In this Dec. 31, 2021, photo provided by Zachary Holderby, a Steller’s sea eagle is seen off Georgetown. The rare eagle has took up residence thousands of miles from its home range, delighting bird lovers and baffling scientists. Zachary Holderby, Downeast Audubon via AP

We are passing through the time of the year when, in the last two years, the greater birding world was all aflutter because a Steller’s sea eagle was seen in Georgetown. Many people have been asking us this winter, and increasingly so as we pass through the anniversary of its sightings: Do we think it will come back, or where exactly it is now.

If you’ve missed this epic story the last two winters, here is a quick synopsis: The Steller’s sea eagle is one of the largest raptors in the world, and has a small population of just a few thousand individuals that live around the Sea of Okhotsk, spending its summers in eastern Siberia and winters close to northern Japan. These sea eagles very rarely wander into western North America, with most previous sightings occurring in coastal Alaska. In August 2020, one was photographed in Alaska but surprisingly far east, about 160 miles northeast of Anchorage.

A 2015 photo of a Steller’s sea eagle in Pittsburgh. Gene Puskar/Associated Press

Fast forward to March of 2021 and one, apparently the same individual, was photographed in Texas. That was a one-day-wonder until that summer when the sea eagle was found in Nova Scotia. At this point enough photos were taken to match individual feathers to the one photographed in Alaska, connecting these as the same bird.

After moving around the Canadian Maritimes, the sea eagle made a quick jaunt down to Massachusetts before (unsurprisingly) deciding to leave and come back north to spend the winter along Maine’s coast. Thousands of people enjoyed seeing that bird from Dec. 30 to March 5, before it flew north, through Nova Scotia, and spent the summer of 2022 in eastern Newfoundland.

Last winter the Steller’s sea eagle continued to surprise everyone by returning to the same area in Sagadahoc County where it had spent much of the previous winter, but was only definitely seen for a couple of weeks, between Feb. 4 and Feb. 14. By spring it had returned to Newfoundland, also visiting some of its 2022 summer hangouts.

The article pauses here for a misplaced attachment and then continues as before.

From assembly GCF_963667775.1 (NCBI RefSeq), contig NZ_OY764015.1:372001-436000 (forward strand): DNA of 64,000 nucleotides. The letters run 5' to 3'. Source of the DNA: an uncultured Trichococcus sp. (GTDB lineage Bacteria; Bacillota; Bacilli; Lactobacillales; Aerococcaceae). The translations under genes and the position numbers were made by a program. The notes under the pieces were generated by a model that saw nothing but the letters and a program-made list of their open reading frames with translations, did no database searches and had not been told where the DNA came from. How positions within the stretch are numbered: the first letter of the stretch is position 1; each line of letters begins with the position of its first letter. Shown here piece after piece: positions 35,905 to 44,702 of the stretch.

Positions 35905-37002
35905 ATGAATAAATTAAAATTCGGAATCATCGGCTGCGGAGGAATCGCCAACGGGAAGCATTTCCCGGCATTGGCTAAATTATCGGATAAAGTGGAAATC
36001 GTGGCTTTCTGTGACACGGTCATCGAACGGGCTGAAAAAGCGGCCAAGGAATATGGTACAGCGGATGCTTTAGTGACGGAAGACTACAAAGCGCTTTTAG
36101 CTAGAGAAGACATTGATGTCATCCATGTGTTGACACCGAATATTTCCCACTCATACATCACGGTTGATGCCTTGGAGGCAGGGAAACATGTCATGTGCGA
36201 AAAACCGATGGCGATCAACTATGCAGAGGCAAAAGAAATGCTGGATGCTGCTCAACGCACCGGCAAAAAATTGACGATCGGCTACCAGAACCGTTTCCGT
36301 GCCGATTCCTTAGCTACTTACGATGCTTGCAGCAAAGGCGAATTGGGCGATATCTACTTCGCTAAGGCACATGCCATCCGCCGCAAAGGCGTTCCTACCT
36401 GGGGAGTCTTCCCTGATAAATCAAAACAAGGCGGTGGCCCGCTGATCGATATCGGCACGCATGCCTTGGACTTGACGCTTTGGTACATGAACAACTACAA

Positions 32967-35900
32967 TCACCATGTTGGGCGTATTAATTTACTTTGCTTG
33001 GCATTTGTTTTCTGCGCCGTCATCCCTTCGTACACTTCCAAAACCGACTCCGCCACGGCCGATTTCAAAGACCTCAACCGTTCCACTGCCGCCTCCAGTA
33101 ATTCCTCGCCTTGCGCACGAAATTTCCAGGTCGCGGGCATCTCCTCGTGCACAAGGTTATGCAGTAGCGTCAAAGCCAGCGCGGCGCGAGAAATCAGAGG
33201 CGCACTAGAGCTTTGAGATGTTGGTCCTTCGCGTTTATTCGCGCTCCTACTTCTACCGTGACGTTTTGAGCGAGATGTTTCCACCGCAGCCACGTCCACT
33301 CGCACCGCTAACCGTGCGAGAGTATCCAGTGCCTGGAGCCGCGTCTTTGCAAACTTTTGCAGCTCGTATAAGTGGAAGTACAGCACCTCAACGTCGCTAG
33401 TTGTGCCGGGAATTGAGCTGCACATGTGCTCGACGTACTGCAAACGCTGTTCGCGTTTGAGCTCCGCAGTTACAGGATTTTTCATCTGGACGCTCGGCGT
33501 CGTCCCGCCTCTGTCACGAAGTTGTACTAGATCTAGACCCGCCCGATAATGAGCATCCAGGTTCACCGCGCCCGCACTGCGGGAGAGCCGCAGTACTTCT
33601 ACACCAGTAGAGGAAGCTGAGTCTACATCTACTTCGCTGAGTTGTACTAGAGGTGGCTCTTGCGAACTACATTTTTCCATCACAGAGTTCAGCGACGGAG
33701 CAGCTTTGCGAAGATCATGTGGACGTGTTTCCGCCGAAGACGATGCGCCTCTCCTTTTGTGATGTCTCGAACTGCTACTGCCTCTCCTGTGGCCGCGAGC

However, Maine birders started getting excited this January when the Steller’s repositioned to western Newfoundland, in the Codroy Valley, where it was being seen at least through the end of January.


So that is where it is now (unless it has come to Maine since writing this) but that gets us to everyone’s follow up question: “why isn’t it back this year?”

This bird’s site fidelity is pretty amazing, returning to the same river in Georgetown two years in a row, but that is not unprecedented in vagrants. Over the years, Maine has had a few rare birds that came back multiple years, including a famous summer resident, a red-billed tropicbird that returned to Seal Island National Wildlife Refuge (and other nearby islands) for 17 consecutive years. A pair of Western grebes spent (coincidentally) 17 winters off Georgetown. It seems these birds adopted the “if it ain’t broke, don’t fix it” mentality while here, but it certainly makes you wonder where they went when they weren’t already hundreds or thousands of miles off-course.

For the sea eagle, we can assume the largest factor that determines where it decides to go is food availability. Similar to our bald eagles, this species is primarily a fish eater but will also scavenge on birds like ducks or gulls. If it found a reliable source of food in the Codroy Valley, then why spend the energy flying all the way back to mid-coast Maine? Especially since the bird is not attempting to breed here, there is little reason for it to unnecessarily exert the extra energy.

We recently passed the fifth anniversary of the unfortunate demise of the great black hawk that had taken up residence in Deering Oaks in Portland (and typically is only seen in the neotropics from northern Mexico to northern Argentina). I do think it is important for us to remember that bird, and recognize that while we sensationalize these vagrants, many of them are effectively removing themselves from the gene pool. These birds do arrive here on their own volition and provide us with a unique opportunity to view and appreciate them, and hopefully be motivated to help our natural world after these reminders of its wonders.

Have you got a nature question of your own? Email questions to and visit to learn more about birding, native plants, and programs and events focusing on Maine wildlife and habitat. Doug and other naturalists lead free bird walks on Thursday mornings, 8 to 10 am, at the Gilsland Farm Audubon Sanctuary in Falmouth.

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